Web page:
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The story of the musical tribute to Archbishop Desmond Tutu

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Archbishop Desmond Tutu

The beloved cleric and humanitarian Desmond Tutu died at age 90 on Dec. 26. Here's how he influenced a great piece of jazz music.

In 1986, Miles Davis released the album Tutu, dedicated to Archbishop Desmond Tutu.

Davis had only recently returned to performing after five years of silence. To re-establish himself as the ever-changing chameleon of jazz, Davis teamed up with 27-year old bassist and producer Marcus Miller, and they chose a political theme for their project.

Miller remembers that, at the time, South Africa was the foremost thing on his mind. He said in a 2012 interview, “All our eyes were on the struggle against apartheid.” He wrote the title track, “Tutu.”

“I wrote the song because I was reading about Desmond Tutu and his work, and at the time, we were mostly hearing only about Nelson Mandela,” said Miller. “So I wanted to highlight Bishop Tutu too because my grandfather was also an Episcopal bishop.”

Oppressed South Africans were pursuing freedom, at great cost. Archbishop Tutu was a prominent voice of that struggle, blending his unshakeable faith, common sense, humanitarianism and determination.

The South African President P.W. Botha had given a racist speech the previous year, and had announced a national state of emergency in May 1986. He’d ordered air strikes against African National Congress bases in neighboring African countries.

In the United States, the Congressional Black Caucus was also engaged in exposing and dismantling the financial relationship between the U.S. and apartheid South Africa. They won the Comprehensive Anti-Apartheid Act, which became public law in October 1986.

In the music world, Paul Simon’s project Graceland was released in the summer of 1986, and it focused the world’s attention on South Africa and its artists.

Tutu was first dreamed up as a collaboration between Miles Davis and Prince. The two had been sharing musical ideas for a while, and they belonged to the same record label. But Prince got caught up in his own career, and the project with Davis never materialized.

Marcus Miller had worked as a session bassist for Davis on Man With The Horn in 1981. Miller is also related to pianist Wynton Kelly, a mainstay of Davis’ '60s bands. Miller had already made a name for himself in both jazz and popular music, having worked with pianist McCoy Tyner, Luther Vandross, The Temptations and Grover Washington Jr.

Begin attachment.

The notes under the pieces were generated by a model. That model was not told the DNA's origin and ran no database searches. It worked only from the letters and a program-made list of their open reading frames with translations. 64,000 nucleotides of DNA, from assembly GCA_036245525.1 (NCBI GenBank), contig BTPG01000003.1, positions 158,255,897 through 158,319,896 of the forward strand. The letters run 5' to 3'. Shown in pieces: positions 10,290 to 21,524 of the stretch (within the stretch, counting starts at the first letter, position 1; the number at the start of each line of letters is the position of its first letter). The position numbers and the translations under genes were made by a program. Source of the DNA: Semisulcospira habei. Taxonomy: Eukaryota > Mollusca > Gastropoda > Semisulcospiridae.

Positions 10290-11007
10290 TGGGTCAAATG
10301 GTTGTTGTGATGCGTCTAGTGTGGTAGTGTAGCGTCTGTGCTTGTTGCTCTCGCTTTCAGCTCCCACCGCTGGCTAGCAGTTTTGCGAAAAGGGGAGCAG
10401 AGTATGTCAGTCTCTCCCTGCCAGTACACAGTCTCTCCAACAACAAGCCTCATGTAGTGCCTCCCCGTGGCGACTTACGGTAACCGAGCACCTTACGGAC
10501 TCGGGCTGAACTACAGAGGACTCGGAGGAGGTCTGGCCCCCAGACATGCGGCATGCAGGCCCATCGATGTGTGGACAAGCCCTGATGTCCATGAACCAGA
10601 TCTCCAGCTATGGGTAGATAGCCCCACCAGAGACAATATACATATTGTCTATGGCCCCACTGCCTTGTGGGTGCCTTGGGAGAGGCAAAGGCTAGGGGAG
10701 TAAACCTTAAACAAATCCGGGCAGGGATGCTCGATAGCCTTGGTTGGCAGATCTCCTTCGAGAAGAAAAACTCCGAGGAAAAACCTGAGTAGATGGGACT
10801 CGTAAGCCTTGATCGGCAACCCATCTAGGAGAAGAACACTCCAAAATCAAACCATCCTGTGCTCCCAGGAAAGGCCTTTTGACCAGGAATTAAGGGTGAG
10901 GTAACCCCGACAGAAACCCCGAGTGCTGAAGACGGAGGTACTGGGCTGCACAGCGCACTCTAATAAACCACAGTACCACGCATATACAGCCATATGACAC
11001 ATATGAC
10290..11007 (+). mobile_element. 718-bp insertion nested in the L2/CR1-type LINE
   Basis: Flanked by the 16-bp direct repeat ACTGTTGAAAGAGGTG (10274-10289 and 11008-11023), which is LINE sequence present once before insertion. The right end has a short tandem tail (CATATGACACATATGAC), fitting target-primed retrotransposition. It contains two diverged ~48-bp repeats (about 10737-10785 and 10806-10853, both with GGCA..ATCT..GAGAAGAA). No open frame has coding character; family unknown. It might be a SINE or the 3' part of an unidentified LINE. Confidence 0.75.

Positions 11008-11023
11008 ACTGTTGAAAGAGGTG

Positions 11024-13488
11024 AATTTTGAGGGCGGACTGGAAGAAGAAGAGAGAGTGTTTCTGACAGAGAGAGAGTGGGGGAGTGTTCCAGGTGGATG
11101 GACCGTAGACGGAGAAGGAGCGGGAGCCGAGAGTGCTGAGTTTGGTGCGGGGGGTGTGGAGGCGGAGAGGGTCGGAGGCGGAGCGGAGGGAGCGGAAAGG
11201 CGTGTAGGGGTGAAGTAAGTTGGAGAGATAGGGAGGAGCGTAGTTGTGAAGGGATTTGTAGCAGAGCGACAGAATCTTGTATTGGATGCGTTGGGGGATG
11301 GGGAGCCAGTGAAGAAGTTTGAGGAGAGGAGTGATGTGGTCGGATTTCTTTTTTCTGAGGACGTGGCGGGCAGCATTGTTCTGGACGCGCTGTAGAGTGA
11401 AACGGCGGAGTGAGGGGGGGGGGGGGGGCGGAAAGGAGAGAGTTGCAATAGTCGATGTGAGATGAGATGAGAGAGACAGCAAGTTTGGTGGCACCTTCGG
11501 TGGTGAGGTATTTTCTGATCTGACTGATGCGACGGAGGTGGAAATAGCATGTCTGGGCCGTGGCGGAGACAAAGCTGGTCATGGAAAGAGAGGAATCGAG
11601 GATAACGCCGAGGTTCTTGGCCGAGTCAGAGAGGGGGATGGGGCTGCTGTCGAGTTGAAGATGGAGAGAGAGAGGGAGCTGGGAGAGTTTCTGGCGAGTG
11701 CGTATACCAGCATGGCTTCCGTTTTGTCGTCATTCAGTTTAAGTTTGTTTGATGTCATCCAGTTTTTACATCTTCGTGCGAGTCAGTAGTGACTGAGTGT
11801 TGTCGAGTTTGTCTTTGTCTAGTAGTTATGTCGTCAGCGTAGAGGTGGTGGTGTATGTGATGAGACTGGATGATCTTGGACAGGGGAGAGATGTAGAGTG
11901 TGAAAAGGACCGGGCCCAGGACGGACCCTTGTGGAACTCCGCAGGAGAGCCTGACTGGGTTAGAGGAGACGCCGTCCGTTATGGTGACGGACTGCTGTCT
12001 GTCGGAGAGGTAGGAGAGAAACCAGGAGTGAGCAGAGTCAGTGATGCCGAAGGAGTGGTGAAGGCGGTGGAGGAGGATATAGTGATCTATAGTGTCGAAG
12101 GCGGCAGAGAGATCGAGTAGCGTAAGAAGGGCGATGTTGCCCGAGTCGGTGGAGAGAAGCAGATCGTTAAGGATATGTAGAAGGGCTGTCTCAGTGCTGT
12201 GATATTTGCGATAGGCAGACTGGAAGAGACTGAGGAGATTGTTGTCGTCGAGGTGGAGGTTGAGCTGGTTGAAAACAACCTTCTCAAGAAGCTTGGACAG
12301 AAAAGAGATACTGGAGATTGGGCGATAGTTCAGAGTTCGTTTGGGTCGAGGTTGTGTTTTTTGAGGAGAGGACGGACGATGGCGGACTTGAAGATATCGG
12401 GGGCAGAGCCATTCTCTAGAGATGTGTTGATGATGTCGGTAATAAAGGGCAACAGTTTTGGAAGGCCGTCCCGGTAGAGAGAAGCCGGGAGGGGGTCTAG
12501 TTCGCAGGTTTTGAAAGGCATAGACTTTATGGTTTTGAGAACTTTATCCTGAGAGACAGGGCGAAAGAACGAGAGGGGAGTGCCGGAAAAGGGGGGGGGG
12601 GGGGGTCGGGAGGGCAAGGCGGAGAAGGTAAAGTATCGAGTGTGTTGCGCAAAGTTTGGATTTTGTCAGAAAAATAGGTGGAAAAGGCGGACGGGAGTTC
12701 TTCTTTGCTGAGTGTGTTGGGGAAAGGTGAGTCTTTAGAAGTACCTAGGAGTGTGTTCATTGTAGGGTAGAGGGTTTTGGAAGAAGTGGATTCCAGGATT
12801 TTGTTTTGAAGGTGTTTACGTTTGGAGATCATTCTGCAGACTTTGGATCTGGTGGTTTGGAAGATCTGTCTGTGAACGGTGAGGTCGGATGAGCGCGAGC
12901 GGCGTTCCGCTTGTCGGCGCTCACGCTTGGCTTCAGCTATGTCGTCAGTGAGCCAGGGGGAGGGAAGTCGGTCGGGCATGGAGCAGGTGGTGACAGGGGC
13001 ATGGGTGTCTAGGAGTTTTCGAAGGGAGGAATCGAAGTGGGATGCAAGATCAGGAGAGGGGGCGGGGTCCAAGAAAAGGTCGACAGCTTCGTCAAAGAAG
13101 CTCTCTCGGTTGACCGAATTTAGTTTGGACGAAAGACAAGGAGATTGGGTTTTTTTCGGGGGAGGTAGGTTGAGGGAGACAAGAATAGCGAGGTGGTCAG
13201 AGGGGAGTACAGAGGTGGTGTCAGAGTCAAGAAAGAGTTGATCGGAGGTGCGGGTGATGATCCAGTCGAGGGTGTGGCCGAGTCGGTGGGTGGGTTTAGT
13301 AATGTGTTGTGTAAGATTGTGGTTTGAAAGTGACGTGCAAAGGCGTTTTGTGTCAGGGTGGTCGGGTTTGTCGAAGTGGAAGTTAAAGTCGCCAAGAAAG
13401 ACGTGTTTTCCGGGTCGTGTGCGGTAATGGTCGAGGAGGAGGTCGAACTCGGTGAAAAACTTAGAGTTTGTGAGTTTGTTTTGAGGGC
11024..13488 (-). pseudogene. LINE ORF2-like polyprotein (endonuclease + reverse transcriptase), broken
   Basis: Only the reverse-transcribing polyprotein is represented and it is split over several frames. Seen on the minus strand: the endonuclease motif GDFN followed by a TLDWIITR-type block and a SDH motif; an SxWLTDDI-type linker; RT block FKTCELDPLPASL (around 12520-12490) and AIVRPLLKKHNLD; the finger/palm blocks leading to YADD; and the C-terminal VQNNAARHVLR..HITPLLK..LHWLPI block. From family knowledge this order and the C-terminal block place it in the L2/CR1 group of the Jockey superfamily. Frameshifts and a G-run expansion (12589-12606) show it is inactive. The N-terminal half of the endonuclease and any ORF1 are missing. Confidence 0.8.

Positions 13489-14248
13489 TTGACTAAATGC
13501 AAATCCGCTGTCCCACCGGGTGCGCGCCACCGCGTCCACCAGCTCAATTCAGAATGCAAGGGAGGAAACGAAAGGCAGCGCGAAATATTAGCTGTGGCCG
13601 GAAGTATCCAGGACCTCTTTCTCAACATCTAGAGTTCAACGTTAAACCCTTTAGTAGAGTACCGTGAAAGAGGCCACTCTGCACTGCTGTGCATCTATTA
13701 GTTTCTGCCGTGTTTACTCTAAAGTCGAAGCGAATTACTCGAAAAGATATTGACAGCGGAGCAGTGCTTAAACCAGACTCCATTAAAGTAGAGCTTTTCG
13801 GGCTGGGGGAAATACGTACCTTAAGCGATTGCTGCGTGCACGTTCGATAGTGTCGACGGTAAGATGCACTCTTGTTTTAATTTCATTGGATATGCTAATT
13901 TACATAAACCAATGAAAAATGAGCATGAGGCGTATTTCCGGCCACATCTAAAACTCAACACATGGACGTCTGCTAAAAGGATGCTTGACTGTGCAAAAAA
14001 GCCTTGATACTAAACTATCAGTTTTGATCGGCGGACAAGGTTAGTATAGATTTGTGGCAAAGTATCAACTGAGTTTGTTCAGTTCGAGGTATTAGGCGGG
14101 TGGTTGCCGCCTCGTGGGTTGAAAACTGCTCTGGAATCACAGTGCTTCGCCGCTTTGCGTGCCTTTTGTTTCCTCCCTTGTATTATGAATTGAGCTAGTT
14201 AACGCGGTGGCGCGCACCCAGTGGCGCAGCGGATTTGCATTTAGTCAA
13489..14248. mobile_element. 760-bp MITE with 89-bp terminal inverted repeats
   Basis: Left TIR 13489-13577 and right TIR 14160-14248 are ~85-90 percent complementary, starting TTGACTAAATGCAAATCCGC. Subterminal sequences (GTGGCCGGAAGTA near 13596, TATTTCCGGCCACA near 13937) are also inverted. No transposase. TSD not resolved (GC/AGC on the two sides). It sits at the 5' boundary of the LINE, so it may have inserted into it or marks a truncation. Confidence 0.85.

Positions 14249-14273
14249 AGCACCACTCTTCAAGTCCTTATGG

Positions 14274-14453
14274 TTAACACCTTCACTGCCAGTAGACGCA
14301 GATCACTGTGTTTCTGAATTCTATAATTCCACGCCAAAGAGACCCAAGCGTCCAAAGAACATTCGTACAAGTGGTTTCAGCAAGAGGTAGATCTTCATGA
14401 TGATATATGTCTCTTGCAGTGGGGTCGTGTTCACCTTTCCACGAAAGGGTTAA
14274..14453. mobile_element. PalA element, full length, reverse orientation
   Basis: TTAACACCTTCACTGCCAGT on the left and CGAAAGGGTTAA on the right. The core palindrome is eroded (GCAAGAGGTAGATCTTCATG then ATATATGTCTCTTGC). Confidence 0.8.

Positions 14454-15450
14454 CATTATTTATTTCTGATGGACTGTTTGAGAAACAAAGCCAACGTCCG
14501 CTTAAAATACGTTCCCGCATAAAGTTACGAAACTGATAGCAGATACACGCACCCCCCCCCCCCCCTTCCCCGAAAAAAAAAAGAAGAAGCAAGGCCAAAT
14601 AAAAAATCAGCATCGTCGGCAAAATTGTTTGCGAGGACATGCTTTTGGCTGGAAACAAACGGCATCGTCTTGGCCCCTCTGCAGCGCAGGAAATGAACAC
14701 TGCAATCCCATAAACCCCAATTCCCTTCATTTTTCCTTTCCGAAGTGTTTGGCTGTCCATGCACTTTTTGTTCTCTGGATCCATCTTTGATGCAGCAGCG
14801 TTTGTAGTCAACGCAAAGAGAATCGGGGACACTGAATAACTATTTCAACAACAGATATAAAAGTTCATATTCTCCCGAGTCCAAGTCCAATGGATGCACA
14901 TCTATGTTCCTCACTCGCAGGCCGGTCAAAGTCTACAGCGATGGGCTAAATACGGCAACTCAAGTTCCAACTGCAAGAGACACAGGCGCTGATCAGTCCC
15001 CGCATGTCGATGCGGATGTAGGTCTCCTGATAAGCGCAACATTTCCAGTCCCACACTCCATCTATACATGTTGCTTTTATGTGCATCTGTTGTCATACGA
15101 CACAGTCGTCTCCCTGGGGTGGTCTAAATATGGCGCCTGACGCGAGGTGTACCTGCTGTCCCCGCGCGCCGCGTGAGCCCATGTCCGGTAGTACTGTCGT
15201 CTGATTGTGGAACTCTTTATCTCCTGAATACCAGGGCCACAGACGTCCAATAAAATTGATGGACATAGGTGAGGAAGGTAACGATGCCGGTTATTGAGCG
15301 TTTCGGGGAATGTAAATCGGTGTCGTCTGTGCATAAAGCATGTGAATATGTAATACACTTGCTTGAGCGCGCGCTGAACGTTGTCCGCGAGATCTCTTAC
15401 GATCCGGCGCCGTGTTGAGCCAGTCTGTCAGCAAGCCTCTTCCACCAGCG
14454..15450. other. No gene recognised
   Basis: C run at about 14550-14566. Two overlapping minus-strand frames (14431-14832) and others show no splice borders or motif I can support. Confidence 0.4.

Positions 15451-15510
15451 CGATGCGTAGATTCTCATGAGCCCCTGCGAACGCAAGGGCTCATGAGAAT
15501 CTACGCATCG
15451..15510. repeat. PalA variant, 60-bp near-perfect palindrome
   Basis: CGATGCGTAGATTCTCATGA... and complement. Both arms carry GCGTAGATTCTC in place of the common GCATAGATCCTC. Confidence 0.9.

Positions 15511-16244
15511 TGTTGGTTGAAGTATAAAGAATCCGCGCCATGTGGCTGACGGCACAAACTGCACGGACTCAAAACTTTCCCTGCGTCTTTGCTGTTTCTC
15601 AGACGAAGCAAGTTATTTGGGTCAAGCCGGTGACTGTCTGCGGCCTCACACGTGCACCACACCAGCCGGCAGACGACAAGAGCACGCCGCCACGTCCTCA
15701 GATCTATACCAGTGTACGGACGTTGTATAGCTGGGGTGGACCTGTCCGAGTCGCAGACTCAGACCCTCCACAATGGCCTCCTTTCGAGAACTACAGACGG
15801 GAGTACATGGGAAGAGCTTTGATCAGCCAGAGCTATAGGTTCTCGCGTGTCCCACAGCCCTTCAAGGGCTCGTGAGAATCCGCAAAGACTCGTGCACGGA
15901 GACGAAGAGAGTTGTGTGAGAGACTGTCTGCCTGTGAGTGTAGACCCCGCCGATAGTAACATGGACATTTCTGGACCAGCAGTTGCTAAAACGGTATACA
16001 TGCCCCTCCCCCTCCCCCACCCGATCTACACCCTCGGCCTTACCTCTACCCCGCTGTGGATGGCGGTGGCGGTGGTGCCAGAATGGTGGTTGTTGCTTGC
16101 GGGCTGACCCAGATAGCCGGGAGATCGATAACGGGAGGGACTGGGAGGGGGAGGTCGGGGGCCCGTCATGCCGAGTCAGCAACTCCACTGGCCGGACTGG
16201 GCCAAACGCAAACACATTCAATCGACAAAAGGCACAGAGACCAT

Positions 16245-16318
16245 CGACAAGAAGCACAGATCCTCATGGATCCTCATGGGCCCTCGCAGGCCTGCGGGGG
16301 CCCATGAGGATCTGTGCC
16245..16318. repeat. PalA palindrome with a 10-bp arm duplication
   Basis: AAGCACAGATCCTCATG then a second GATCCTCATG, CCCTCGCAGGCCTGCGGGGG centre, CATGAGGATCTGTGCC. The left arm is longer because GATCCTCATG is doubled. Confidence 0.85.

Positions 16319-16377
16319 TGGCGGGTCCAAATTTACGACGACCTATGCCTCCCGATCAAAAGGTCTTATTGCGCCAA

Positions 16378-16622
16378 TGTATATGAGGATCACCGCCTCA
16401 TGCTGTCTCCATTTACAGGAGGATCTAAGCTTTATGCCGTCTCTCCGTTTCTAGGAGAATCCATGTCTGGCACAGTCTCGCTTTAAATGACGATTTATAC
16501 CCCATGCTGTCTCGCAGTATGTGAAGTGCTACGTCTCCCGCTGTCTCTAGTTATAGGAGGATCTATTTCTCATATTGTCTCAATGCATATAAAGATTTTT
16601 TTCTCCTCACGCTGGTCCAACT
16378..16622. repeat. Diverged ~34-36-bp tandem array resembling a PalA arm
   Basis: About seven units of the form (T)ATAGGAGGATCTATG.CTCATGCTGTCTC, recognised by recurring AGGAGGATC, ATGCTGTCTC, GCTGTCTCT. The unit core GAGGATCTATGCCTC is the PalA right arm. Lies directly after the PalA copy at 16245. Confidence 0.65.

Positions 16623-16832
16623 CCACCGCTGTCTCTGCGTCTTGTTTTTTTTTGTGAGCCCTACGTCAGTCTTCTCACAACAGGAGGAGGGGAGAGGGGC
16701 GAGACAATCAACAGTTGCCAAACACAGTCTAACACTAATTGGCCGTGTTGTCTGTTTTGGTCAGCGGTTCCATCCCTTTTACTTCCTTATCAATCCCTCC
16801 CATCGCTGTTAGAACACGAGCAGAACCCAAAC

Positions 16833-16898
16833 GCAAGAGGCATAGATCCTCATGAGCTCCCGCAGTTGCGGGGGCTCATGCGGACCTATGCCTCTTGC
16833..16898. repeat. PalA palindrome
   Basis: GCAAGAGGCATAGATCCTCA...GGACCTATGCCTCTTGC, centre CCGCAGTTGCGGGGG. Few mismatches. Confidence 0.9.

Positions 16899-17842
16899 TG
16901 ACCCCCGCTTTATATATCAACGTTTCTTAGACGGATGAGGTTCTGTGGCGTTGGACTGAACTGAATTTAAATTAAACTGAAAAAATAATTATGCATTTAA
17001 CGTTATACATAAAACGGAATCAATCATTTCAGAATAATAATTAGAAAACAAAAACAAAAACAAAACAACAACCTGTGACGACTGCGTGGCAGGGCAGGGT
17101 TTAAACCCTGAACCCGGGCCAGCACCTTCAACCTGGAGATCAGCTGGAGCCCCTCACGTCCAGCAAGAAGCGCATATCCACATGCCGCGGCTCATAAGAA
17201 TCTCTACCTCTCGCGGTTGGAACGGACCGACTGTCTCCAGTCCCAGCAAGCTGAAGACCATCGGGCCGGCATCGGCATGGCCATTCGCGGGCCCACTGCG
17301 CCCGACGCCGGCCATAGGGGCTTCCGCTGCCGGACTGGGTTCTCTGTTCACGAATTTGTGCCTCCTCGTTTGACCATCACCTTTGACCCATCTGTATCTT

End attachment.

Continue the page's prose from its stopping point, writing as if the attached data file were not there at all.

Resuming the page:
The other compositions on Tutu were mostly composed by Miller, including an updated version of Davis’ 1956 “Half Nelson,” which turned into “Full Nelson,” a tribute to Nelson Mandela.

Tutu caused controversy among jazz purists for its use of electronics, funk rhythms and production values. But it was just what Davis needed for his final metamorphosis as a groundbreaking musician. Davis reportedly told Miller, “Thanks, man, you brought me back.” Davis died in 1991.

Vocalist Cassandra Wilson included a version of “Tutu,” which she'd renamed "Resurrection Blues," on her 1999 album Traveling Miles.

In 2006 guitarist George Benson and vocal wizard Al Jarreau released their album “Givin’ It Up,” which includes the song “ ’Long Come Tutu.”

In 2010, Miller went back into studio to make Tutu Revisited, featuring trumpeter Christian Scott aTunde Adjuah. “Whenever Miles played, you could hear all of his heritage in there,” Miller said in the 2012 interview. “You heard everything from the blues and gospel to Michael Jackson.” He felt that Scott had a similar style.

Music isn't the only way to honor Desmond Tutu. In his lifetime of speeches and writings, he left many instructions for improving your life and the world we all share:

“Differences are not intended to separate, to alienate. We are different precisely in order to realize our need of one another.”

“Do your little bit of good where you are; it's those little bits of good put together that overwhelm the world.”

Originally from Detroit, Robin Lloyd has been presenting jazz, blues and Latin jazz on public radio for nearly 40 years. She's a member of the Jazz Education Network and the Jazz Journalists Association.
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